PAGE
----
Getting Personal

Assistant Project Manager Anna Schab's Journey Into a Male-Dominated Field

Why did you pursue a career in a traditionally male-dominated field? When did you first know you wanted to pursue this field? Was there someone or something that inspired you?

Before my junior year of high school, I felt confident in pursuing a career in teaching, preferably ELA or an equivalent for high school students. That was my comfort zone at the time, and I felt very settled in that path. Up until that date, I hadn’t been at the perfect juxtaposition point of “what do I want my future to be” and “what are my present and past experiences that would influence my path”.

At that critical moment, I began attending chemistry classes during my junior year of high school with my teacher (Dr. Corinne Cressman). What I envisioned for my future was turned on its head. I was just so enraptured seeing an incredibly smart, driven woman teaching high school chemistry and sharing her passion. It felt so powerful to see a woman in STEM and led me to believe that my mother’s career in chemistry/hematology and my father’s career in engineering I had always admired growing up, were that much more within reach.

With that mindset in place, I concentrated my energy even more on STEM-related academics and activities. I was truly privileged to have Worcester Polytechnic Institute accept my application, where I met countless women in the STEM world as educators and as students. Befriending fellow female students and participating in STEM education with them was one of the most supportive and encouraging environments I had within academia. Going through schooling with these women, particularly those I went through the Civil Engineering Major with, I was consistently impressed and mesmerized by their collective focus, passion, and joy in what they did. With the support of those around me, I felt confident going into the field of construction because I realized over the course of my college education that I felt at home within projects, within a team, and solving problems.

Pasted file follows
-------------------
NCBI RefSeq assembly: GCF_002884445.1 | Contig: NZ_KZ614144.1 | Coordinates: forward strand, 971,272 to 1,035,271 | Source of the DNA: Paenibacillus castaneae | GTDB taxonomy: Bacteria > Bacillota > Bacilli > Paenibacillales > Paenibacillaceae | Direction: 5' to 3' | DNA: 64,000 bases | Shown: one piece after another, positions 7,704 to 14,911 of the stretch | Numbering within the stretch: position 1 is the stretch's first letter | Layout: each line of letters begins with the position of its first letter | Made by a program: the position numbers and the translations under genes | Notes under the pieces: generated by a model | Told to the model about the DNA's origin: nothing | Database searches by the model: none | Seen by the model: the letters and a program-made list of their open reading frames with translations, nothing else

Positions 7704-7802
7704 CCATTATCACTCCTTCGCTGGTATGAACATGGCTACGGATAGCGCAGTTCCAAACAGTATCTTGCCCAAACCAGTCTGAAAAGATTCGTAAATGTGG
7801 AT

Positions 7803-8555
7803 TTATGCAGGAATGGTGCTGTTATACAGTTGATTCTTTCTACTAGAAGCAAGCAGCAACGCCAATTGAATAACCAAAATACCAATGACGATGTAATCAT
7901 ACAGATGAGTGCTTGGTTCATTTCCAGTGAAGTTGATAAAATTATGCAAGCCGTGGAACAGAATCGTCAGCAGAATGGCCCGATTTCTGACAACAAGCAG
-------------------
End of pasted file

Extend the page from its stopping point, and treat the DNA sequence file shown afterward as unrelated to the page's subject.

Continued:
What is the biggest challenge of being a woman in the construction industry?

Unfortunately, being a woman in the construction industry is still quite a niche experience. Within the General Contractor (GC) world, there are not too many of us, and within the Trades, it feels like there’s even less. I think the biggest challenge within the GC world for a woman is not falling victim to the stereotypes/unwritten expectations that surround being a woman in the STEM world and to practice disciplined self-advocation. Within this industry, it can be difficult to stay true to your own person, particularly as a woman; there are times in the past when I found myself wanting to make things easier by mirroring the behavior of those around me to “fit in quietly”. I’ve found, at least in my personal experience, that I am happier and more confident not camouflaging myself but rather putting my best foot forward and connecting/collaborating in the best way for those around me, including myself, regardless of gender bias.


What do you find most rewarding about construction?